a single piece head in heavy vinyl material as the hair on Barbie
Doll was rooted and without a spit curl but with a full set of curly
bangs. Everything else was kept the same since Lilli dolls
construction was ultimately the best way to form the doll. Barbie,
however, was injection-moulded high-quality vinyl which did not
require stringing as Lilli did.
The success of Lilli and later Barbie
inspired a number of knock offs. The self-proclaimed "Queen of
Fashion", Babs showed up made from old Lilli moulds minus the
earrings. Babs had a boyfriend and a sister Randy which was a copy of
the Tammy doll by Ideal Toys. The Randy shown in the catalogue was
actually a real Tammy doll with an ink spot on her cheek in an
attempt to avoid a lawsuit from Ideal. It didn't work. All of these
dolls wardrobes were identical copies of German Lillis,
Barbies, Kens, Ideals Tammy doll clothing but very
Several toy companies (mainly in Hong
Kong) produced dolls resembling Bild Lilli, some from purchased
original molds. A company in Spain also copied the molds and made a
very similar doll, but with darker skin, white earrings and
articulated waist. At the time Spanish society was extremely
conservative and was not ready for such an "offensive"
dolls. Mothers were not buying them for their daughters and the
manufacturer had to retire them from the market.
In 1961 Hausser sold Louis Marx and
Company the rights to make Lilli in Hong Kong for the American and
Asian markets. This resulted in an official Hong Kong-made (no longer
Bild) Lilli doll by Marx Toys. The Marx version of the dolls were
available in and sold as a 12" Bonnie and a 15" Miss
Seventeen(above left and middle). Marx, thinking they had the
"Official" license to the Lilli doll, unsuccessfully
attempted to sue Mattel for patent infringement. Mattel had been
selling Barbie already for three years and had an agreement with
Hausser as well. Also by this time the market was already flooded
with all the other Hong Kong Lilli copies. Marx eventually dropped
the suit and the dolls. Though, she was reincarnated a year later as
a Miss Marlene (above right).
Barbie was originally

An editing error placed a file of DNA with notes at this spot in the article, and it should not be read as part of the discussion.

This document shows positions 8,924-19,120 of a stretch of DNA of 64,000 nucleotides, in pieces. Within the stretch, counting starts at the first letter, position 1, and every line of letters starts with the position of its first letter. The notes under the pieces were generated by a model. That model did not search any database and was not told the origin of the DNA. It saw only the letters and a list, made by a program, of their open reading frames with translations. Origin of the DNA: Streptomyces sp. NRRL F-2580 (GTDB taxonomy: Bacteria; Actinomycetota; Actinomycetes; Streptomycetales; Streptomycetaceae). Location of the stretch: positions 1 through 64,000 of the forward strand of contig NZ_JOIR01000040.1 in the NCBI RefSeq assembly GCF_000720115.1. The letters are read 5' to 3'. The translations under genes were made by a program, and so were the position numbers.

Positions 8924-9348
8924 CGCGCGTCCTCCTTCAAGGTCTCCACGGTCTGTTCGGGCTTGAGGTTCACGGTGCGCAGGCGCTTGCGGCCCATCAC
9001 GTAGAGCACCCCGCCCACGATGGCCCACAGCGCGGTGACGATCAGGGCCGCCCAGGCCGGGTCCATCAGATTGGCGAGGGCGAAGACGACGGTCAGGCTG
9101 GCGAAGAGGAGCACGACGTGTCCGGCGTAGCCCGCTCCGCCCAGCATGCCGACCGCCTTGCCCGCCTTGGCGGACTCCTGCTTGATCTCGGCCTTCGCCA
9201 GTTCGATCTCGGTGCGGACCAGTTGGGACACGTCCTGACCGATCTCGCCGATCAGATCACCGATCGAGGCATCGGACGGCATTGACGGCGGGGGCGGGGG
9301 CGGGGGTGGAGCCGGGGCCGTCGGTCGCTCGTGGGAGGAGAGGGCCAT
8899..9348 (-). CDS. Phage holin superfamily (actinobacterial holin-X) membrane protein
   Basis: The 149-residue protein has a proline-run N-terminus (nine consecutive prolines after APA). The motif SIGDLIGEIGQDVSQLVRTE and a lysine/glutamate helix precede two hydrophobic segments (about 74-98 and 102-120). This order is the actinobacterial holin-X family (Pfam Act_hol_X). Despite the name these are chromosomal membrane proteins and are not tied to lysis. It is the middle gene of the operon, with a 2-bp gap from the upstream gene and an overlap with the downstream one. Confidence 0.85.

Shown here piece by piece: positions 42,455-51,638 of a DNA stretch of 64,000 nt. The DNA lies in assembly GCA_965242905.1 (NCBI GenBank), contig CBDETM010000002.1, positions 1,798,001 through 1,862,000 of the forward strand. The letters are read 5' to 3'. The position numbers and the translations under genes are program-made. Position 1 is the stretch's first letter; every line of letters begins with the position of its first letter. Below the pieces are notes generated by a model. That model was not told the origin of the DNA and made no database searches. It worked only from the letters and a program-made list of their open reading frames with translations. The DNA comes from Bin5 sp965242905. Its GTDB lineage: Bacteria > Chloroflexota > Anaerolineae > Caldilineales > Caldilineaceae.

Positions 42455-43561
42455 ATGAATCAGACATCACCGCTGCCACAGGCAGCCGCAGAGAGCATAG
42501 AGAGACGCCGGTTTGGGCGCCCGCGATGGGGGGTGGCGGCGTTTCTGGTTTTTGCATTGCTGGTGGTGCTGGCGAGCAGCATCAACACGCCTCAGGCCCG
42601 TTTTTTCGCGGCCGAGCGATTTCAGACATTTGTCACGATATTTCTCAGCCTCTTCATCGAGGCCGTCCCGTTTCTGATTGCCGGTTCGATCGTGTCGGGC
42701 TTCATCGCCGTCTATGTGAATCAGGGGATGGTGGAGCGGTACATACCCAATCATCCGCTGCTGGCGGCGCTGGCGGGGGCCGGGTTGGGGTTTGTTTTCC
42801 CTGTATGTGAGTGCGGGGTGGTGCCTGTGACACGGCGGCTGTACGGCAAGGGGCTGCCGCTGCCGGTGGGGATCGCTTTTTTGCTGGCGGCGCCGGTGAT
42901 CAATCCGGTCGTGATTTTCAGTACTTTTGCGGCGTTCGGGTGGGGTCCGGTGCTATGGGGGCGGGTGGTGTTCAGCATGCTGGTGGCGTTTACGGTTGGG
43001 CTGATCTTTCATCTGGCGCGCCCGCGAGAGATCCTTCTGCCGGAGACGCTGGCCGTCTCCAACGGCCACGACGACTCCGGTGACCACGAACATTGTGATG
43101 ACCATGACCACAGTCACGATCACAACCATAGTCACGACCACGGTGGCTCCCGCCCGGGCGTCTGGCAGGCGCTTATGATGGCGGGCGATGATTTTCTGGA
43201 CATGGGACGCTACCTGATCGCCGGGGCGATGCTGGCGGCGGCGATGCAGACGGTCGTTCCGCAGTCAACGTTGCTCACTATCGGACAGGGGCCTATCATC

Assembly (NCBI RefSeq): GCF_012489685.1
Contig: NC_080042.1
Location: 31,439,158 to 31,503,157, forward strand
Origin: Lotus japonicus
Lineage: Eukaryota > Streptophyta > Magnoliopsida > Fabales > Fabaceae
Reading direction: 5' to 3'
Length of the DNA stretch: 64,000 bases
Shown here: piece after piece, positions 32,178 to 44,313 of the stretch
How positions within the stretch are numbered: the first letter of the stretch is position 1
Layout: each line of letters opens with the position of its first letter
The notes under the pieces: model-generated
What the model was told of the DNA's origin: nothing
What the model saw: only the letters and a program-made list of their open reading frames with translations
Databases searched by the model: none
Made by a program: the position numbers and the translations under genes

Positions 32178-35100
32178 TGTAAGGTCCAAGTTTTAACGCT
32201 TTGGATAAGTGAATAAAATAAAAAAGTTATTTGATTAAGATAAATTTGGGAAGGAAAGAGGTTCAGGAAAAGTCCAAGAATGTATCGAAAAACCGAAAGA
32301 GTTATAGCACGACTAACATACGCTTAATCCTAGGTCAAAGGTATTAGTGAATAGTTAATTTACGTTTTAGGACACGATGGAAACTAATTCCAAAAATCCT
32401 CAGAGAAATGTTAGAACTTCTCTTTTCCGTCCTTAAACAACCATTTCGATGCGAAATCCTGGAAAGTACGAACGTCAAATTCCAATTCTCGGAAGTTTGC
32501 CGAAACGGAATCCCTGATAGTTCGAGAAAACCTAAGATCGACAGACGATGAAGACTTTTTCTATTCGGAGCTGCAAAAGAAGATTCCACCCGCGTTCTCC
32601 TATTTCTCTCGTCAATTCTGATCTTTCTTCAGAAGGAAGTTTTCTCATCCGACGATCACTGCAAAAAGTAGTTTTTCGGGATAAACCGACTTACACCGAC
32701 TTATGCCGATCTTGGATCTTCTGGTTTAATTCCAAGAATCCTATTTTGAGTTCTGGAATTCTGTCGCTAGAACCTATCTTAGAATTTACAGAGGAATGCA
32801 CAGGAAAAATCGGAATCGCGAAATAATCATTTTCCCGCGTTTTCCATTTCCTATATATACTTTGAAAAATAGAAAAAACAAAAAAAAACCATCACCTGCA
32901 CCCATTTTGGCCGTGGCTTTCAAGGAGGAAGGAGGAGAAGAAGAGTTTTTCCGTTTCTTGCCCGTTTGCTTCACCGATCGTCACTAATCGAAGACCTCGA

marketed as a "Teenage Fashion Model" and around 350,000
dolls were sold during the first year.
Barbie was available as
either a blonde or a brunette from the start, but the blonde dolls
have always sold more.
Mattel, Inc. is an American multinational
toy manufacturing company founded in 1945 with headquarters in El
Segundo, California. The products and brands it produces include
Fisher-Price, Barbie, Monster High, Ever After High, Polly Pocket,
Enchantimals, Hot Wheels, Matchbox, Masters of the Universe, American
Girl, and Thomas & Friends. In the early 1980s, Mattel produced
video game systems, under its own brands and under license from
Nintendo. The company has presence in 40 countries and territories
and sells products in more than 150 countries. It is the world's
second largest toy maker in terms of revenue, after The Lego Group.
Elliot and Ruth Handler met as teens in
1932 at a dance in their mutual home town of Denver, Colorado, and
later moved to California, where they married in June 1938.
Elliot, then a student at Art Center
School of Design in Los Angeles (now ArtCenter College of Design in
Pasadena) and a born tinkerer, began working with a new plastic
substance, lucite. He crafted light fixtures, mirrors, candelabras
and figurines from it in the garage of the couples Hollywood apartment.
Ruth became convinced she could sell her
husbands designs, and her success at doing so led to the
formation in 1939 of Elliot Handler Plastics at 3030 W. Olympic Blvd.
in Los Angeles.
In 1941, the same year their daughter,
Barbara, was born, the pair formed Elzac Jewelry, a jewelry-making
venture with businessman Zachary Zemby. Elliot created the pieces,
and his friend, Howard "Matt" Matson, was put in charge of
manufacturing. The companys distinctive lucite designs were
popular, and it became a million-dollar enterprise in the early 1940s.
Handlers and Matson became disenchanted with Zemby when he brought
in new business partners they didnt approve of, and they began
thinking about forming their own firm in 1944.
The name "Mattel" comes from
combining two names, the "Matt" of Harold "Matt"
Matson and the "El" of Eliiot Handler. Mattels empire
actually began in 1945 with picture frames. Elliot crafted them out
of flocked wood, and they had no trouble selling them.
Soon, the new company branched out into
dollhouse furniture made from lucite and the wood scraps left over
from picture-frame production at their plant at 6058 Western Ave. in
South Los Angeles. They sold briskly, and toys became Mattels
focus. Other toy products followed, including a line of musical toys
beginning with the Uke-a-Doodle in 1947, and the company moved again
to larger quarters at 5432 W. 102nd St. in Los Angeles, in the
industrial area just east of Los Angeles International Airport.
Mattel is incorporated in 1948.
Poor health forced Matson to step aside,
selling his shares in the private company to the Handlers who became
its sole owners.
The Companys first big hit is the Uke-A-Doodle,
a child-sized instrument designed to make music more interactive and accessible.
Mattel begins television advertising
through the Mickey Mouse Club, revolutionizing the way toys are marketed.
Barbie doll debuted in 1959, the creation of Ruth Handler, who named
the doll after her daughter, Barbara. Handler had observed that